There are a myriad of Software Development Methodologies (SDMs) since several decades ago (Rodriguez, Mora, Vargas, O’Connor & Alvarez, 2008; Vavpotic & Vasilecas, 2011). All of them provide either an explicit or implicit guidance for a SA design. Nevertheless, their real utilization in the software development practice is scarcely reported (Chatzoglou, 1997; Fitzgerald, 1998). Furthermore, implicit and explicit SA design methods use a varied structure of activities and artifacts, as well as a particular non-standard nomenclature. This dual problem: the lack of utilization of SA design methods and the non-standardization of them precludes their correct application by software professionals.

Thus, in this article we review and compare the implicit and explicit SA design methods included in four well-known international Software Development Methodologies plus a recently reported SDM for service-oriented software engineering. These Software Development Methodologies are:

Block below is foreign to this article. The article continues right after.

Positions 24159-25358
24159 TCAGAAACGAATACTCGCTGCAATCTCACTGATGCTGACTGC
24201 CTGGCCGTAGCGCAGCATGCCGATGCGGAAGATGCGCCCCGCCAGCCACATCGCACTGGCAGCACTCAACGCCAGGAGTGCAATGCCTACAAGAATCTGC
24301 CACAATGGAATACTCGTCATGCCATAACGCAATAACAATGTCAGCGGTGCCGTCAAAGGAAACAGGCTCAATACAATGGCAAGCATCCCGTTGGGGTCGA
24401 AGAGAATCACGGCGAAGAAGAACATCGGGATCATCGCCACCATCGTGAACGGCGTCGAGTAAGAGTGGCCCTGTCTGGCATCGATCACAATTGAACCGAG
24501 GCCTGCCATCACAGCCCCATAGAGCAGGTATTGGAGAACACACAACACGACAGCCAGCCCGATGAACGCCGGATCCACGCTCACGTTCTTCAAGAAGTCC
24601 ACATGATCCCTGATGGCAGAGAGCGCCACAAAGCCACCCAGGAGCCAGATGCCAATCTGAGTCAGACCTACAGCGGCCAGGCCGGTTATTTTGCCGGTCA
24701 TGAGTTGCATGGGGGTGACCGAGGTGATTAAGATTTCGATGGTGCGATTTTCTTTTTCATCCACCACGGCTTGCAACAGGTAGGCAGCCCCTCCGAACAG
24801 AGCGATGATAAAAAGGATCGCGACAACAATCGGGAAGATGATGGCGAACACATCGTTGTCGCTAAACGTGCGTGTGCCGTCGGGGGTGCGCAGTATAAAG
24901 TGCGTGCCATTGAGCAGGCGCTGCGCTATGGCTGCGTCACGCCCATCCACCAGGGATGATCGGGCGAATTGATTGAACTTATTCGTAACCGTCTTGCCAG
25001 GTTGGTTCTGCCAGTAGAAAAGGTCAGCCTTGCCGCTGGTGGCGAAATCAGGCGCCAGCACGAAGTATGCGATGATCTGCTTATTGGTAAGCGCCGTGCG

• 1.

    Model-Based (System) Architecting and Software Engineering (MBASE), (MBASE, 2000, 2003).

  • 2.

    IBM Rational Unified Process for Systems Z (Cantor, 2003; Péraire, Edwards, Fernandes, Mancin, & Carroll, 2007).

  • 3.

    Unified Process for Education (UPEDU) (Robillard, Kructen & d'Astous, 2004, 2012).

  • 4.

    Team Software Process (TSP) (Humphrey, 1998; Humphrey, Chick, Nichols & Pomeroy-Huff, 2010; Donald, 2000).

  • 5.

    Service-oriented Software Development Methodology (SoSDM) (Rodríguez et al., 2009a).

Key Terms in this Chapter

Activities: It is a set of tasks that take place in a software process.

Software Lifecycle: It is a series of steps or stages, for the construction of a software system; these phases in general are: requirements analysis, design, coding, implementation and maintenance.

Artifacts: It is a product or result of one or more activities of a software process.

Software Architecture Design Methods: Is a method for defining the above software architecture.

Software Development Methodologies: It is a formal framework for working to plan, organize, develop, manage and control the development process of software systems.

Software Architecture: The overall structure of a system at a high level of abstraction, composed of organized elements that relate to and interact with each other to ensure the understanding and implementation of the system.